3) They are not main sequence stars, kinda. The observations indicate they are not fusing hydrogen in their cores; they have built up too much helium there. As each star contracts the core heat up, hydrogen starts to fuse in a shell surrounding the core, and the star turns into a red giant. That hasn’t happened yet, but will soon.

    4) It’s very clear from the spectra that these are two separate stars orbiting, not a gravitational lens. Nice guess though!

  42. It’s like hearing a dog barking behind a door, and opening it to see a squid*.

    That would be incredibly cool. Think of the money to be made selling video of a barking land squid.

    Squids are cooler than dogs any day.

    Dogs are, of course, much cooler than cats.

  43. John Hart

    Interaction with dark matter?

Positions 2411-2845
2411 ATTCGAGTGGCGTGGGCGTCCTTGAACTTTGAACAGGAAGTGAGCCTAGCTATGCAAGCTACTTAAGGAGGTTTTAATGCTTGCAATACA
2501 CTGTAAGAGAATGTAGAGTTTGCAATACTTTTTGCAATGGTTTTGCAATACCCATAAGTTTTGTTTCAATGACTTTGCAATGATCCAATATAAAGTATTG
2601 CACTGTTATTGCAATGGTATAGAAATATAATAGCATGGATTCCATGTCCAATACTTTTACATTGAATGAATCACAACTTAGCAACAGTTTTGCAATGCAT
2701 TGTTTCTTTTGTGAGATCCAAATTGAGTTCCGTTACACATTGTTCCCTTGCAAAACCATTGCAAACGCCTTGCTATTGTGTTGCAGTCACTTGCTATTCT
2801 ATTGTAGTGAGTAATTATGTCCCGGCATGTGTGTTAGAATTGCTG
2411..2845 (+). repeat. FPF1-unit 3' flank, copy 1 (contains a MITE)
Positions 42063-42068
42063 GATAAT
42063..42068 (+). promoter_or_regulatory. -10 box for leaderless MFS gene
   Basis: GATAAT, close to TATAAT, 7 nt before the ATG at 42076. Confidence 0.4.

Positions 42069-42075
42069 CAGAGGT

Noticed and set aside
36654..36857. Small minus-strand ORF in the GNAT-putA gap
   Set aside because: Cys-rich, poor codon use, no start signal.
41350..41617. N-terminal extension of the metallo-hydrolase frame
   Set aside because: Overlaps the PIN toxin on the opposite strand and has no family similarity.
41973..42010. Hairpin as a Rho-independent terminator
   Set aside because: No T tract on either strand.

44. Blaidd Drwg

    @ Navneeth: The phrase “Monkey in the wrench” is from the first “Die Hard” movie, when John McClain is talking to the Bad Guy, and tells him he is “The fly in the ointment, the monkey in the wrench”.

    As to the topic, I know it’s a weird question, but is it possible that the material in the ring is flourescing of its own accord? Possibly as a response to the solar energy?

  45. @michael

    For something without prehensile tentacles, that is mighty cool.

    This just arrived for me today: http://tinyurl.com/2fchbz

    It’s nice to see cephalopods getting their due in the plushy market.

    @kingthorin

    IIRC, it’s pretty easy to measure the rate of expansion and calculate when it went off. It’s also easy to observe that, based on expansion rates, they don’t last very long.

    The Crab Nebula (which is not a PN, but still), went off in 1054 (observed and recorded) and is currently about 10 ly in diameter, expanding at about 1800 km/s ( http://tinyurl.com/555ht7 ) Similar techniques for measuring that can be used on PNs to calculate back.

  46. Tom Marking

    “They’re A stars, meaning they’re hotter and brighter than the Sun, but not enough by a long stretch to power the nebula. They simply don’t have what it takes to make the gas so bright.

    Usually, the star in center of a nebula like that is a white dwarf, a compact, dense, hot object leftover when a Sunlike star sheds its mortal coil.”